What kind of therapy is best for depression?

Answered by: David Kahn

This a question that can only be answered by saying "it depends." Diagnosis, severity, duration, and the life context all figure in to the answer.

Psychotherapy, especially cognitive behavior therapy or interpersonal therapy, can be helpful for individuals with mild to moderate depression in many circumstances. Family or couples issues may also need to be addressed, as might medical problems, financial stresses, and other external causes of demoralization and discouragement that can lead to depression.

More severe major depression, as well as milder forms, will also often benefit from medication, but there is currently no way to predict which particular type of medicine is best for an individual.

Chronic, mild depression, known as dysthymic disorder, also benefits from the above treatments. Depression in people who also have had manic or hypomanic episodes is part of bipolar disorder, and any treatment with antidepressants usually should be balanced by mood stabilizing or anti-manic medication. Phototherapy (bright lights) is helpful in seasonal affective disorders and perhaps in some people with non-seasonal depression.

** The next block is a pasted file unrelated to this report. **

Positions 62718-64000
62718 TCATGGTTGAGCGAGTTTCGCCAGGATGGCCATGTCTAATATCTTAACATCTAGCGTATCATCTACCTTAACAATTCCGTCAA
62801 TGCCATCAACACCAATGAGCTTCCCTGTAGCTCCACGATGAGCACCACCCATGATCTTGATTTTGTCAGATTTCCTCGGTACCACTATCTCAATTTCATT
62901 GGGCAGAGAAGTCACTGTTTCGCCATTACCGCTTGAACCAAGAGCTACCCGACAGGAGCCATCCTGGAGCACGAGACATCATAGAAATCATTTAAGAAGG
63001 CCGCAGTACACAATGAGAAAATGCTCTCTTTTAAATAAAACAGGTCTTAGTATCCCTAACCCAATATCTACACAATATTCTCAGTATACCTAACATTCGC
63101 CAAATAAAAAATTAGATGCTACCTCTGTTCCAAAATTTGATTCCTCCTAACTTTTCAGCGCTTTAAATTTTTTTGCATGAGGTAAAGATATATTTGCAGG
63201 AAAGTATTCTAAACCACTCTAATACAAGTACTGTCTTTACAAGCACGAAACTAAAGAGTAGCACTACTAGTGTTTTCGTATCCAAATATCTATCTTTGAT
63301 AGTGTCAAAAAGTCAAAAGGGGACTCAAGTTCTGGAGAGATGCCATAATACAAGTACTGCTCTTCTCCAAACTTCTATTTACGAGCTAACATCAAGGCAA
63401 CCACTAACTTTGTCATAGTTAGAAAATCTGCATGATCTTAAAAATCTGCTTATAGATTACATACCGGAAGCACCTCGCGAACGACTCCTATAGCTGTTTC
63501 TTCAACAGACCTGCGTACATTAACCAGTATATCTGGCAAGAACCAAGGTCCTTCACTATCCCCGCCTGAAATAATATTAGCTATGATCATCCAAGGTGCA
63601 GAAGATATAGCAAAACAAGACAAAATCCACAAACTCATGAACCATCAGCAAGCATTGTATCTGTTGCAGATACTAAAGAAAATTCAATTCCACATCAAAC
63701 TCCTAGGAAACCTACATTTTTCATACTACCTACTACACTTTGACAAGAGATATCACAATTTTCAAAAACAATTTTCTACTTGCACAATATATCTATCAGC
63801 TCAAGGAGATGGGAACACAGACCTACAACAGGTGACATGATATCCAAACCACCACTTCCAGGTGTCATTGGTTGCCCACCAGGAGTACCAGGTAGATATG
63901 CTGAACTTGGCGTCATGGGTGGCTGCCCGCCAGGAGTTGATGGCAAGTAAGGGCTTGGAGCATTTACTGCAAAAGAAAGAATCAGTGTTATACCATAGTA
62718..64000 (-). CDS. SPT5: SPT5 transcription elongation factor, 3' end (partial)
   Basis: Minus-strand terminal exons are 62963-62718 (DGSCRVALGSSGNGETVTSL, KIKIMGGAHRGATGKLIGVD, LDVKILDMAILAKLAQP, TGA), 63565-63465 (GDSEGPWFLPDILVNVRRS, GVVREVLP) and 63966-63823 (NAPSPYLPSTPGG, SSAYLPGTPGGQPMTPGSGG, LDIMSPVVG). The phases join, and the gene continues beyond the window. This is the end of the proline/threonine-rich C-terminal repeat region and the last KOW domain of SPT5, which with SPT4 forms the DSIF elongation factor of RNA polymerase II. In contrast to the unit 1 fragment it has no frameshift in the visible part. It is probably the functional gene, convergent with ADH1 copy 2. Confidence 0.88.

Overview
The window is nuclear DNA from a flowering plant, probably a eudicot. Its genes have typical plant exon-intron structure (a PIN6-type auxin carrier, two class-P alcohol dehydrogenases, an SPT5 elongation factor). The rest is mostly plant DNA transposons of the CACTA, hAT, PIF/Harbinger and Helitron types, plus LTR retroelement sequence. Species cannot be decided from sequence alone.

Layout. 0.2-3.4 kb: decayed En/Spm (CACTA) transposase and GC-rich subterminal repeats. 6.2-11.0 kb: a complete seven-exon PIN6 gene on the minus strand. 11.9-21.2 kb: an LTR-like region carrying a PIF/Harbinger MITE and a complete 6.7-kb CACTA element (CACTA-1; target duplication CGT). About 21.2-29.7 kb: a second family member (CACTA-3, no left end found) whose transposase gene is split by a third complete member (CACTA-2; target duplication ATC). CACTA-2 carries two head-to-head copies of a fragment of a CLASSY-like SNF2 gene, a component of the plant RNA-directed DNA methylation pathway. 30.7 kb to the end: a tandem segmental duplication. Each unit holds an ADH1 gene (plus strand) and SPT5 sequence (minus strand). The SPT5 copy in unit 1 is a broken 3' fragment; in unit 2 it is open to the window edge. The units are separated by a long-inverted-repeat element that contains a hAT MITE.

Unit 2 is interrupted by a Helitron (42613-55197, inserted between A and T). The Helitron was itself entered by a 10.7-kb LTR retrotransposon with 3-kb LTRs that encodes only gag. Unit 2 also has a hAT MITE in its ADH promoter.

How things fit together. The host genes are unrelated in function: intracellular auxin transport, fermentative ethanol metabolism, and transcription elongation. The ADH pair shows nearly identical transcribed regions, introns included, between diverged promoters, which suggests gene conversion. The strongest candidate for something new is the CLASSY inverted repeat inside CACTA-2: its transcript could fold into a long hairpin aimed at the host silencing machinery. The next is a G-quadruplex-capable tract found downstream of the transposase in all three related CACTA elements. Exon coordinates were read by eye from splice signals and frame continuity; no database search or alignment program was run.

In depression accompanied by psychotic features - delusions and hallucinations - it is essential to use medication, generally the combination of an antidepressant with an antipsychotic drug. Electronconvulsive therapy is perhaps the most effective treatment for severe depression, both psychotic and non-psychotic, though it is often avoided until other treatments have failed. Often, however, it should be considered as a prime option earlier in the course.

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David Kahn, M.D.

David A. Kahn, M.D.

Dr. Kahn is the Diane Goldman Kemper Family Clinical Professor of Pyschiatry Emeritus, Columbia University Medical Center; and attending psychiatrist, New York Presbyterian Hospital.

He received his B.A. from Haverford College in 1975, completed medical school and internship in medicine at Columbia, and was resident and chief resident in psychiatry at Columbia Presbyterian Medical Center and the New York State Psychiatric Institute. He then received an NIMH extramural research fellowship at the Psychiatric Institute, where he worked in the area of mood disord...
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